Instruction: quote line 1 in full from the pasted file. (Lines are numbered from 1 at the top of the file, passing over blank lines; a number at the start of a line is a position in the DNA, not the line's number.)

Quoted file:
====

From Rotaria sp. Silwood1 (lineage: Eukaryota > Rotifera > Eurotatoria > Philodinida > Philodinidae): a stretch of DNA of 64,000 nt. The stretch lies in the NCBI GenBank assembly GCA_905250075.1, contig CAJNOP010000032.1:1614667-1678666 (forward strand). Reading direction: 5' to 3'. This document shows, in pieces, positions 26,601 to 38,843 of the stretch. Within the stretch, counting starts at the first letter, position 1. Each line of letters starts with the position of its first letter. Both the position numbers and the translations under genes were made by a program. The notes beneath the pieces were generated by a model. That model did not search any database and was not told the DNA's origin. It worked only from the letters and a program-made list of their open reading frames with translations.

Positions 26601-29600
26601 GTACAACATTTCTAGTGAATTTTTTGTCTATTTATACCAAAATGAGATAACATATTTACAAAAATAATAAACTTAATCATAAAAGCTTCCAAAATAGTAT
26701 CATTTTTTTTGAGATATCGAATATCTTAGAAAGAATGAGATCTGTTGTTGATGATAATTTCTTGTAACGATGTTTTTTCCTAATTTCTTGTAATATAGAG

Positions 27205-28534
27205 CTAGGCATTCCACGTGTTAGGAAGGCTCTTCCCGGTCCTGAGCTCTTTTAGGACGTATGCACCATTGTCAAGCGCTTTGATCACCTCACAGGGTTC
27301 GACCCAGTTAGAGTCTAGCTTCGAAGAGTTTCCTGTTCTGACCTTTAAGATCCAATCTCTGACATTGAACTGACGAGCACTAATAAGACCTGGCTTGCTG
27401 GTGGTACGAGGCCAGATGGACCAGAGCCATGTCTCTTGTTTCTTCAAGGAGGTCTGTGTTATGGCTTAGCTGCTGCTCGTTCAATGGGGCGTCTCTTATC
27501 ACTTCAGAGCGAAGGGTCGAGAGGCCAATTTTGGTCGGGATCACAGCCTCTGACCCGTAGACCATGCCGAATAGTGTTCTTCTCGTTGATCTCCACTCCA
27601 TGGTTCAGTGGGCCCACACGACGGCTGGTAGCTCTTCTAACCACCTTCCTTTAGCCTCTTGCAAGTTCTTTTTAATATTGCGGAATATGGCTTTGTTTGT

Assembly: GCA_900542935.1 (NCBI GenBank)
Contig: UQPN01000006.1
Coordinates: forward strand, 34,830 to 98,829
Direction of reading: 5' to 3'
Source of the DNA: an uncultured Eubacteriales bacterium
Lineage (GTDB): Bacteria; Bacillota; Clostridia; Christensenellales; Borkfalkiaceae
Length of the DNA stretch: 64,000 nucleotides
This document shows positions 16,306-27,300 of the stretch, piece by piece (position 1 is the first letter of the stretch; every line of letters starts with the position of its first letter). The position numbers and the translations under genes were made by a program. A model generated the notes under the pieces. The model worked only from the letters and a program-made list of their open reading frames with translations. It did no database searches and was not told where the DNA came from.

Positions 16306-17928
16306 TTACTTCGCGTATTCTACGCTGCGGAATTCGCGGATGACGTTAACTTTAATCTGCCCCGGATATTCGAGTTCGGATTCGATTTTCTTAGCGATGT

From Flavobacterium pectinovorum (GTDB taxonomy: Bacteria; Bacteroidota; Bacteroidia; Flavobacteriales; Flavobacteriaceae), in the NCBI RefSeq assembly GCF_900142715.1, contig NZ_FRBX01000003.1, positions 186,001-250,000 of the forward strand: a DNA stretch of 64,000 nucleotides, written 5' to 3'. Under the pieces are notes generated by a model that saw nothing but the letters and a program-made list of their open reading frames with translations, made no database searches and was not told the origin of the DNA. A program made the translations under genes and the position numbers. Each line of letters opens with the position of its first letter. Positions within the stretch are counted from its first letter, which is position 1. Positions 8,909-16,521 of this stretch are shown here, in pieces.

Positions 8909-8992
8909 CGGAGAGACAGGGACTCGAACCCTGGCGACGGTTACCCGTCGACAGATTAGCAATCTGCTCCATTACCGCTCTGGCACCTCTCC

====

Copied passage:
From Rotaria sp. Silwood1 (lineage: Eukaryota > Rotifera > Eurotatoria > Philodinida > Philodinidae): a stretch of DNA of 64,000 nt. The stretch lies in the NCBI GenBank assembly GCA_905250075.1, contig CAJNOP010000032.1:1614667-1678666 (forward strand). Reading direction: 5' to 3'. This document shows, in pieces, positions 26,601 to 38,843 of the stretch. Within the stretch, counting starts at the first letter, position 1. Each line of letters starts with the position of its first letter. Both the position numbers and the translations under genes were made by a program. The notes beneath the pieces were generated by a model. That model did not search any database and was not told the DNA's origin. It worked only from the letters and a program-made list of their open reading frames with translations.